The length of the journey ahead is only now beginning to be appreciated. In a discussion March 3 at the Health IT Summit in San Francisco, Shadaab Kanwal, executive director, Research & Quality, at the Oakland, Calif.-based Kaiser Permanente, led a panel discussion entitled “Driving Organizational Excellence with Analytics.” During that panel discussion, David Kaelber, M.D., Ph.D., CMIO, of the MetroHealth System, an integrated health system in Cleveland, Oh., summarized the current landscape when he said, “You have to have data, tools, people and processes, to make all this work. In healthcare, we’re just getting the data now, and maybe the tools. And in my own organization, we don’t have the people and processes to scale in place yet to really do this. So many people think of analytics as an end unto itself,” he added, “but analytics don’t deliver care, they only help people. We’re working on doubling our mammography rate, and to do that, we need the tools.”
What will be required, noted Jonathan Palma, M.D., medical director of IS analytics at Stanford Children’s Health in Palo Alto, Calif. Will be the development of solid partnerships between and among clinical informaticists, other informaticists, and clinician leaders, in order to create early “wins” with analytics-driven clinical performance improvement projects. “One important partner we have is our quality and safety department,” he noted. “When we partner with them around a defined set of goals, we can really make progress. We’re doing root cause analysis around hospital-acquired infections right now,” he reported. “Hopefully, that will lead to a change in the rates of infections.”
Moderator Shadaab noted that “In the past, we’ve dealt with databases that were originally created primarily for research. Meanwhile, healthcare is still grappling with core cultural problems” around achieving consensus for analytics-driven change. How do we move from proprietary infrastructure to disease-specific databases,” for more agile data use? he asked his fellow discussants.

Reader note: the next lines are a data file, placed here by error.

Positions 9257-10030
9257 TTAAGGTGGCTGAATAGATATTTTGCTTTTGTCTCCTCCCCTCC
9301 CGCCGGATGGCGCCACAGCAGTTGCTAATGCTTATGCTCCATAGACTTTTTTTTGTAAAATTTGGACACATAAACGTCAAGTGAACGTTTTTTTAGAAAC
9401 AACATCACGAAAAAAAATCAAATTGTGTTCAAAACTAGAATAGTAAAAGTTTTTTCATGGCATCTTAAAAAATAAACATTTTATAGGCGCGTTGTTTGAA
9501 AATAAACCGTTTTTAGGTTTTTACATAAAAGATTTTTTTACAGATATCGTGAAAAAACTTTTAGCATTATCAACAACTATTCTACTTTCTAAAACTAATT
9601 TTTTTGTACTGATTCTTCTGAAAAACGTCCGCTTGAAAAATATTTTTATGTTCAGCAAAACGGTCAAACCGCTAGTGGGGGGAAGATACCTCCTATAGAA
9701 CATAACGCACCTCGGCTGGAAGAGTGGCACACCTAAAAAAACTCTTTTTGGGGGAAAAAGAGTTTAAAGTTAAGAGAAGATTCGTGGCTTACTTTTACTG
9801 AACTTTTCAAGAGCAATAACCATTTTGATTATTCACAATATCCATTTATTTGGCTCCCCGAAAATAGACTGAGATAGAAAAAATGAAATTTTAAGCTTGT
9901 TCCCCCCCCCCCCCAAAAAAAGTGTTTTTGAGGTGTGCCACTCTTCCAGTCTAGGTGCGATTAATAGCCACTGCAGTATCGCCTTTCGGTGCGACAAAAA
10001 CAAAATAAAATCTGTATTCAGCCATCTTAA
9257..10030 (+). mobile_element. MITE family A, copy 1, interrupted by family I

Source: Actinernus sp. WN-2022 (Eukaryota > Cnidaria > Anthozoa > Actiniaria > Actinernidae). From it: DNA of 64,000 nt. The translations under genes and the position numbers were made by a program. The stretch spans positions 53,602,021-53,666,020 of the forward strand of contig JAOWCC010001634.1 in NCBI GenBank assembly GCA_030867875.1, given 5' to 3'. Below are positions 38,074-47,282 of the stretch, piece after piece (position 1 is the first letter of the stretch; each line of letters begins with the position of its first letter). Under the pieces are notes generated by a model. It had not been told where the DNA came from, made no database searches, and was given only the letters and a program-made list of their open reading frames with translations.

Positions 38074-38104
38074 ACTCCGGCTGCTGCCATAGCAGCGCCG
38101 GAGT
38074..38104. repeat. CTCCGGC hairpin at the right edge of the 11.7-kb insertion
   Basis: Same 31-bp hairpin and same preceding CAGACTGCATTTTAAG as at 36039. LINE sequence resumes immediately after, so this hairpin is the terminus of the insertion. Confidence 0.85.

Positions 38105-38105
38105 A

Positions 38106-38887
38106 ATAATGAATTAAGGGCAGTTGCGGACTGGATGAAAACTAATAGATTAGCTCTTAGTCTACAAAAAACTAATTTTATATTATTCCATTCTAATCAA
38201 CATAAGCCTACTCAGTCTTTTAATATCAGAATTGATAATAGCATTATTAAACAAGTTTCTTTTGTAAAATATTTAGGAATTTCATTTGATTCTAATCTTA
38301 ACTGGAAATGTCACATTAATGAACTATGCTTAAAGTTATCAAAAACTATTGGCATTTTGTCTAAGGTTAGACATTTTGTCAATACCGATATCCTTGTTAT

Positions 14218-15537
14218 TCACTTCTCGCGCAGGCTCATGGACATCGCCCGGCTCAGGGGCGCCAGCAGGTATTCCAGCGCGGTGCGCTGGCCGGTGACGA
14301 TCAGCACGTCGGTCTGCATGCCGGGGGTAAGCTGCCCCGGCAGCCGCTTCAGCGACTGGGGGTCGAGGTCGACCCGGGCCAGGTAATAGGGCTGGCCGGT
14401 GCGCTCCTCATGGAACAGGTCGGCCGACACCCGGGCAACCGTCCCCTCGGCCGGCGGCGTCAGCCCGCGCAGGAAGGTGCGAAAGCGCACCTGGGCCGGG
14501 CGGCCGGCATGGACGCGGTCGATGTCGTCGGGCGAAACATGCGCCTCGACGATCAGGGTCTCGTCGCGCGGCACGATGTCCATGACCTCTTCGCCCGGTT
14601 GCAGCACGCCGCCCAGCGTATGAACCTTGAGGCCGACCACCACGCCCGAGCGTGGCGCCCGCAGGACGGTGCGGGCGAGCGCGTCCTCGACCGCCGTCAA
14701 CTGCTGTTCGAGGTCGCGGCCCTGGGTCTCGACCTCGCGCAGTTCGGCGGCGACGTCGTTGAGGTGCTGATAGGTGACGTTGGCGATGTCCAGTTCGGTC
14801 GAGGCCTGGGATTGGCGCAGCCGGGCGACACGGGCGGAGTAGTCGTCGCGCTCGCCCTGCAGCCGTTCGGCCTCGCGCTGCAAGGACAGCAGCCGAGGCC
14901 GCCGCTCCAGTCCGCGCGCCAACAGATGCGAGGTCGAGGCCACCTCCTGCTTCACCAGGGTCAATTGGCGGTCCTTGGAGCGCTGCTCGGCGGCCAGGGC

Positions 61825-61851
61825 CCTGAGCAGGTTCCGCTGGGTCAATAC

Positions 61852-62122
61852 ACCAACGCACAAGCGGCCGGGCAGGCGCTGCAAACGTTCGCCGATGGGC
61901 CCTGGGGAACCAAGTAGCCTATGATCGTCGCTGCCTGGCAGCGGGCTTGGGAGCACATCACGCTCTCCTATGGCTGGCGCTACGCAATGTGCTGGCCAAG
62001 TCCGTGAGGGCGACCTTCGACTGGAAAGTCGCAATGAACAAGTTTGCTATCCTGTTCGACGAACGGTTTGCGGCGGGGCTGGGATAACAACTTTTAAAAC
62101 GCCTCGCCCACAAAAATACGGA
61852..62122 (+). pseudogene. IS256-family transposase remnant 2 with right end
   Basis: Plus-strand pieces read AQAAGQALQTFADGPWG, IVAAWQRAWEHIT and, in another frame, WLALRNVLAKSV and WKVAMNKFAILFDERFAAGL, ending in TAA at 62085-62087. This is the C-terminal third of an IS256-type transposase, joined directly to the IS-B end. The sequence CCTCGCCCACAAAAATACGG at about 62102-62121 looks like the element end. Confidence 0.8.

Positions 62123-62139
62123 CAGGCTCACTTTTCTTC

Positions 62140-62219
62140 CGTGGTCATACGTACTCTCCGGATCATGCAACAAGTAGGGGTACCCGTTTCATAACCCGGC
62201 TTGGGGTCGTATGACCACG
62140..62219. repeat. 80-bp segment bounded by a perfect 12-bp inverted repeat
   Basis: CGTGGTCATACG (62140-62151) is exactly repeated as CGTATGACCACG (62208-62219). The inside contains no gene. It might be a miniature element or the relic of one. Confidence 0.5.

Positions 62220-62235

“In San Mateo, we’re beginning to make that transition now,” noted Michael Aratow, M.D., CMIO of the San Mateo County Health System (San Mateo, Calif.). “The thing is that we all do use data in our daily lives, and even predictive analytics, like weather reports. And we always have our dashboards. Now we have to translate that” familiarity on the part of end-users in healthcare, with simple analytics in their daily lives, “into healthcare operations and clinical decision support.”
Stanford Children’s Health’s Palma opined that, “From where I sit in information services analytics, I see it as both an opportunity and a challenge; in terms of changing the culture around the use of data, that’s one of our responsibilities in informatics. I’d say we have a few pockets of reporting and analytics so far across Stanford Children’s Health,” he added. “And one opportunity is to help facilitate a data-driven culture.”